MOTYLEWSKI: Sixteen-year-old Daniel is the first link in a simple 7-person disassembly line. The family will process about 300 birds in 3 hours this morning.
(Water sloshing, metal clanking)
J. SALATIN: Yeah, we don't mess around when it comes to this. This is a sprint. But this gets us the freshest, the freshest bird possible to actually do it in the morning that the customer picks em up. They're literally only a couple hours away from having been in the field. And that's just as fresh as you can get.
MOTYLEWSKI: There are no broken intestines in this process. No chlorine baths. And according to the Salatins, less opportunity for disease. These birds do look delicious, plump, firm, and shiny clean.
(Water splashing; voices in the background)
MOTYLEWSKI: Studies commissioned by the family suggest their carcasses are cleaner, their birds leaner, and their eggs healthier than most store brands. Poultry scientists at the University of Wisconsin-Madison are testing these health claims.
L. SALATIN: Of course, people who come, who get our chickens and they say ah, just like grandma used to grow! (Laughs)
MOTYLEWSKI: According to Joel's mother Lucille, demand for Pollyface products outstrips supply.
MAN: Howdy, howdy!
WOMAN: How are you?
MAN: Doin' well, how about you guys?
WOMAN: Real good.
MOTYLEWSKI: Four hundred families shop at the farm. Most customers are local, but some travel up to 200 miles to buy the chicken, turkey, beef, and eggs.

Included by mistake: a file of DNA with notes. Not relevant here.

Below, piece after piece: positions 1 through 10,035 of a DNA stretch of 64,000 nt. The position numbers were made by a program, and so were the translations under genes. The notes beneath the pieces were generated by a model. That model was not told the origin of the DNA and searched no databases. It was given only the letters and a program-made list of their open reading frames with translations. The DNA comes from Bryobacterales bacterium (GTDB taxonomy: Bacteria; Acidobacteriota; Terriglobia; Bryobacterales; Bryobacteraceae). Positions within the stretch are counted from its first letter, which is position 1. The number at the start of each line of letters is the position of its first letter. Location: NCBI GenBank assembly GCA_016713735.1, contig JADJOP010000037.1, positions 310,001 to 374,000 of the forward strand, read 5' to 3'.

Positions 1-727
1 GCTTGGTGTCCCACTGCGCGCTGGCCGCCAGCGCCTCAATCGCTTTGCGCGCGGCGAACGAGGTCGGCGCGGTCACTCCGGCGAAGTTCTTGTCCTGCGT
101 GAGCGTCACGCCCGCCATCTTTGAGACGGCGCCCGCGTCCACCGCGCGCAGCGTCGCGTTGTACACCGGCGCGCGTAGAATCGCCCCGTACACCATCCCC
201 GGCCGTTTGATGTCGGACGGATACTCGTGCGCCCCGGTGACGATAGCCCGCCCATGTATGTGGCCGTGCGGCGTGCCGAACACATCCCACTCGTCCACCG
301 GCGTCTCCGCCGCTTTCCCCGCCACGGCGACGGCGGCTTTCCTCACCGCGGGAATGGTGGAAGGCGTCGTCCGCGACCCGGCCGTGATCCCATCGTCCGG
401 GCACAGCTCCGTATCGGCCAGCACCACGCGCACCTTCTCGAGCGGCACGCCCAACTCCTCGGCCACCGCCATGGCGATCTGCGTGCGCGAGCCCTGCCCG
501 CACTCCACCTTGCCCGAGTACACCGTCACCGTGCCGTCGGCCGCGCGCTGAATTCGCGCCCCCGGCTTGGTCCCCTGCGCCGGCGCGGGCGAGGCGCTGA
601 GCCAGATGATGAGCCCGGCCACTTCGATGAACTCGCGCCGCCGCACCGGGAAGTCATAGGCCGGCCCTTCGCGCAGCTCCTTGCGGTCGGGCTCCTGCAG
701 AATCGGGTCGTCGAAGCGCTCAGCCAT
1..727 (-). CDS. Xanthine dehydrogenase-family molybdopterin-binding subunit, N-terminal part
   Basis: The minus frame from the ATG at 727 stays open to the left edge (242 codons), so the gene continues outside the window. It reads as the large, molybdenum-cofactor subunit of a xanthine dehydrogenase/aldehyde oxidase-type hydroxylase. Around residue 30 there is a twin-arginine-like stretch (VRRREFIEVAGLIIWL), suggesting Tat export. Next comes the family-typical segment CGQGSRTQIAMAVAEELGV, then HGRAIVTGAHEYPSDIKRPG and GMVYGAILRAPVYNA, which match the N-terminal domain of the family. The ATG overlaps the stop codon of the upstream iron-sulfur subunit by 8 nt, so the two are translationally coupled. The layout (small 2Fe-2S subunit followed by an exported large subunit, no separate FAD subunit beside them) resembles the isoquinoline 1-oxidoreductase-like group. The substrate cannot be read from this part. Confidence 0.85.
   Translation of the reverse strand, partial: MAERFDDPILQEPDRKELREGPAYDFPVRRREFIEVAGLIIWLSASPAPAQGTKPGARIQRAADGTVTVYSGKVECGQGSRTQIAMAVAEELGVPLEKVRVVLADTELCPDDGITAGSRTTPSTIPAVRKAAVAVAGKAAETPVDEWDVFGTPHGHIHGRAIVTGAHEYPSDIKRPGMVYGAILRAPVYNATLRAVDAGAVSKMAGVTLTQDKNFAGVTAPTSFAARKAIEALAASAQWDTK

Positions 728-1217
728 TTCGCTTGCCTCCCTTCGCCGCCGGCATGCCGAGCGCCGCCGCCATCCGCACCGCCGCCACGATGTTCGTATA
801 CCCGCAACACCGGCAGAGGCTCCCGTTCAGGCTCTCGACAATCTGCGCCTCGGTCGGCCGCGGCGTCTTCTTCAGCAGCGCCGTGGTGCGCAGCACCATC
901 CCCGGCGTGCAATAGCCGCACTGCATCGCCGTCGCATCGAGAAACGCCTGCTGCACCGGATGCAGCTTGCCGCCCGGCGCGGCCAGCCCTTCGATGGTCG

MAN: Twelve of them, with extra livers.
MOTYLEWSKI: Without middlemen, profits are healthy. Many customers say they'll never go back to store-bought chicken, even though at $1.45 a pound, these birds are about twice as expensive as commercial ones.
WOMAN: Oh, I think it's worth it. It's part of the cost of taking care of our environment. I really do believe that it's pay now or pay later, and I'd much rather support a local business and also take care of our environment, you know, in this area.
(Ambient voices; fade to clanking)
JOY: My name is Lisa Joy. I'm a pastry chef here at the Joshua Wilton House. I'm also the catering director.
MOTYLEWSKI: Chef Lisa Joy started cooking with the Salatins' chickens and eggs several years ago. Now she markets Polyface products to 2 dozen other restaurants in Virginia and the Capitol.
JOY: This is a white chocolate cake with lemon curd and blueberries. Oops, and that's my timer I'll go get some tarts.
MOTYLEWSKI: Between dessert and breakfast service, this kitchen uses 60 dozen eggs a week, and chef Joy says she can see and taste the difference.
JOY: At times when I haven't been able to get their eggs or I've, like, helped out at another restaurant that doesn't serve their eggs, I make a cake, and I was looking and going what's wrong? And then I realize it's the eggs, because the cake is just not as golden, it's not as moist, not as rich.